False. Switch once the progression is slowed - which it Will- and to create new stimulus. Everyone has felt when they get a new program how it affects their body.

@christopherzdanowicz Instagram Profile 15 March, 2019

You can only grow so much with progressive overload and switching things up. Put it this way I ve been stuck at 188 pounds of muscle. Even with steroids. So taking time out and actually gaining now natural in strength wise weather new muscle time will tell. But perhaps it’s about hormonal levels and catabolism. It’s just finding the right approach.

@tyrannical_fitness Instagram Profile 15 March, 2019

Different angles work different muscles, so yes, you also need exercise variation.

@clintjonathansmith Instagram Profile 15 March, 2019

When i train hard, the same thing works. But when i do something i haven't done for months it hurts even more. I think the body adapts to anything ( HIIT, Weider style, Heavy Duty, high reps, etc) and after some time it still works but it stops working AS WELL.

@jrthomas.jp Instagram Profile 15 March, 2019

The key word here that makes the answer simple is “maximize” growth.
At least assuming we’re talking about experienced lifters (1+ years). I always used the weighted grade scale as an example, with exercise variation holding the highest weight for breaking plateaus.
Can you ace everything else on the syllabus & still pass? Probably, but you’re nowhere near “maximizing” your growth. You’ll likely be at the bottom of the class.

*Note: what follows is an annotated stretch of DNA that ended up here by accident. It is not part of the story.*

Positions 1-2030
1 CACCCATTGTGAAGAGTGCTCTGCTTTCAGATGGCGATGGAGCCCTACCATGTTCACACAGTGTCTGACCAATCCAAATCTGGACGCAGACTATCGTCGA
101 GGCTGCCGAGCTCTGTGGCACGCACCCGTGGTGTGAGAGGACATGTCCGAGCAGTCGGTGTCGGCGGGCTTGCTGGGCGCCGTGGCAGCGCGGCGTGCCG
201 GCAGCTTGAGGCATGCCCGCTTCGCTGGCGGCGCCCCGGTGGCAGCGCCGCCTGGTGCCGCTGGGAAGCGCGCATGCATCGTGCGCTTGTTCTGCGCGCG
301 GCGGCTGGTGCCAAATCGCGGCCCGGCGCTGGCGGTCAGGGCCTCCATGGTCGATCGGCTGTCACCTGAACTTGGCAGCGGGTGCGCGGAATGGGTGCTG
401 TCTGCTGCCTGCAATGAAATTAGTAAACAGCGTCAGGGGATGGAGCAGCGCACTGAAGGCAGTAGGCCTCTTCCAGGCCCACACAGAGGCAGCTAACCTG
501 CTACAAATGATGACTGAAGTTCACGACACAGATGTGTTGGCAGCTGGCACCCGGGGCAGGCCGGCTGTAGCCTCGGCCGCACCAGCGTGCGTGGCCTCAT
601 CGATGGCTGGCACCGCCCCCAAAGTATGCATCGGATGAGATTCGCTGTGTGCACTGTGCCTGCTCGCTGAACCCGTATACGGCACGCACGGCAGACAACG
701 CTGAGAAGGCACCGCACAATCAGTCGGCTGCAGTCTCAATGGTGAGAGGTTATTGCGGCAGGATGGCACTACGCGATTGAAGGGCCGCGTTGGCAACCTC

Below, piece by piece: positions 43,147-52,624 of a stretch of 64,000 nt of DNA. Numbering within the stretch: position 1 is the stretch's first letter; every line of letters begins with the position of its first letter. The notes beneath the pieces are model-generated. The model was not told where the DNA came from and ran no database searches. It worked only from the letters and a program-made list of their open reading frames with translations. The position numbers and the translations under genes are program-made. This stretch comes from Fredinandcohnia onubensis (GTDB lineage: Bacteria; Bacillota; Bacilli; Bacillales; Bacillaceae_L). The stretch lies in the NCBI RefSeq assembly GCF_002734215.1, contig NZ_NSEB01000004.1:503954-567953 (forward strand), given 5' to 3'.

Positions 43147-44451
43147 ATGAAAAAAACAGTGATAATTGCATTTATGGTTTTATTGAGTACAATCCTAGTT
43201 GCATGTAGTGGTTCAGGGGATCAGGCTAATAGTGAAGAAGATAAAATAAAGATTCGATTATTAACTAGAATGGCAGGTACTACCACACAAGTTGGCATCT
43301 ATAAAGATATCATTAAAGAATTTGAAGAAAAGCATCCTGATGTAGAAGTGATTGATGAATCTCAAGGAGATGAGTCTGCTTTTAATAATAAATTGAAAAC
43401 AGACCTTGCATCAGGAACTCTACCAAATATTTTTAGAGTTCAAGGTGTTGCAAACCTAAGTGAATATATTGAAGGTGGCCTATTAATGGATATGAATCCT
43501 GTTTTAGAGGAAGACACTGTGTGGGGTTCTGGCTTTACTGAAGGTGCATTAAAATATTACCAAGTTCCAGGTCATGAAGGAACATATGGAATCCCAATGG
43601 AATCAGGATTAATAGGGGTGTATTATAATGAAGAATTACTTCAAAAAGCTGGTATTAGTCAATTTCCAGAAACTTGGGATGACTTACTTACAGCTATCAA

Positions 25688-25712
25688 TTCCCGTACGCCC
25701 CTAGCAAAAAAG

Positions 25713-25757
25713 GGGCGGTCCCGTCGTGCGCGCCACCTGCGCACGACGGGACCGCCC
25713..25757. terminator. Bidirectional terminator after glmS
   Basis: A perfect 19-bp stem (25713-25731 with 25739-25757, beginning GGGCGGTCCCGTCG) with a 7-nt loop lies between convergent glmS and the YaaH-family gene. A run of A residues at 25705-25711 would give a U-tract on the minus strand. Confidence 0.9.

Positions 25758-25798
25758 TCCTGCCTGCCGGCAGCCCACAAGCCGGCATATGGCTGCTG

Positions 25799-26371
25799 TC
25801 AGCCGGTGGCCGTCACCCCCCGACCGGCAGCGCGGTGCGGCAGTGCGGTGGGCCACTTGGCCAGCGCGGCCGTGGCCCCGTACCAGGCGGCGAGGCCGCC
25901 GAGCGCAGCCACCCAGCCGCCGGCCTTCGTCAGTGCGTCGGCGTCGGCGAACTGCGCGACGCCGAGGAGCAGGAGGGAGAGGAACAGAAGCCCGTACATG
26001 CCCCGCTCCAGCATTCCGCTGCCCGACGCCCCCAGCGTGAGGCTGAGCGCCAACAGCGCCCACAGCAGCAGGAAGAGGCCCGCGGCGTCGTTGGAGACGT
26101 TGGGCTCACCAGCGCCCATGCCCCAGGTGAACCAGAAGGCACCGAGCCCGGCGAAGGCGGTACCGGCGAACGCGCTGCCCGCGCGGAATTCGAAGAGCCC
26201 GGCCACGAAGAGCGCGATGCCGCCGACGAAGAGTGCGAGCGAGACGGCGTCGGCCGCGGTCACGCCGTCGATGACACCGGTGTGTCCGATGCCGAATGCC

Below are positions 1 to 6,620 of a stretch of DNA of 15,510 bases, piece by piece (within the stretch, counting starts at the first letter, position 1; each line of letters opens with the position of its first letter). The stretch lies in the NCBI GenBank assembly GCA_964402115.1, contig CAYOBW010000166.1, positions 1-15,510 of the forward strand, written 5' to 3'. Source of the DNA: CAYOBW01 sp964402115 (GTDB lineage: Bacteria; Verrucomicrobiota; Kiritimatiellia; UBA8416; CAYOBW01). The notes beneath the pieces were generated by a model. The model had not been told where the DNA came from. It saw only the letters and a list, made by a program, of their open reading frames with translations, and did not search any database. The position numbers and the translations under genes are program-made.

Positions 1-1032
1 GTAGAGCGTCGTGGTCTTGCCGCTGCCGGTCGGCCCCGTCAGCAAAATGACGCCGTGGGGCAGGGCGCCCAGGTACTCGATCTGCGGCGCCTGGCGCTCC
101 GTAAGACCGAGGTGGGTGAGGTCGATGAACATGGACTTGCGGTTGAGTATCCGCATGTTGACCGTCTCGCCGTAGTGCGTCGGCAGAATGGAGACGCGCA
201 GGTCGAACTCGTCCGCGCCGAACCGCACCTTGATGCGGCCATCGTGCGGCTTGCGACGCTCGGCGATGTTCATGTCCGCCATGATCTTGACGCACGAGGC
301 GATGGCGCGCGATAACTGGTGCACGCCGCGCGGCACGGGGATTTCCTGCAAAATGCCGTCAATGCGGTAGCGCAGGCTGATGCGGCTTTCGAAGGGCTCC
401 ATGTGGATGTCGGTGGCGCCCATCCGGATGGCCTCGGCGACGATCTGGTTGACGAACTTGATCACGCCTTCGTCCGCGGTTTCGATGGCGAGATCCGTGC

@lowcarbbylj Instagram Profile 15 March, 2019

I personally disagree. I plateau and get SO bored if I don’t vary my workouts!

@ketomack65 Instagram Profile 15 March, 2019

Someone recently said to me at the gym that the concentration curls they were doing were for variation , but they didn’t feel the movement and get the same effect as there usual cable version. Change just for the sake of change I’m not on board with. Have your go to movements that elicit the desired response , rotate in movements periodically that work well for you , but if constantly changing exercises progressive overload becomes hard to assess.

@mocgroupptyltd Instagram Profile 16 March, 2019

Compounds stay the same.bench ,deadlift ,squat are the mass builders. Carry your isolation movements . Vary reps and load.

@bg_kahuna Instagram Profile 16 March, 2019

Variation is not as important as overload come on now.

@pastormuscle Instagram Profile 16 March, 2019

@them sclephd Keep your foundational movements.
Bench
Overhead Press
Row
Squat
Hinge
Lunge
Build your program around that, and watch the growth happen.

@jarrod_kunjka_pt Instagram Profile 16 March, 2019

@themusclephd
You should be concentrating on the variation that allows you to activate contract and isolate the most. More than progression I’m not too sure. If activating contracting more in a variation that allows you to move less. will that be a more efficient than progressively loading?

@rmontefusco Instagram Profile 16 March, 2019

false, you can certainly gain...but the key here is "maximize"....in that sense, you should introduce smart changes in any routine daily, weekly, monthly, every two or three months, depending on the goals and personal responses to different manipulations.

@reegorg Instagram Profile 17 March, 2019

Variation without enough base is a waste of time.

@abs.aesthetics Instagram Profile 17 March, 2019

Progressive overload for a program is key. And then change in a program ie variation is also vital to shock the muscle. So both of them are equally important.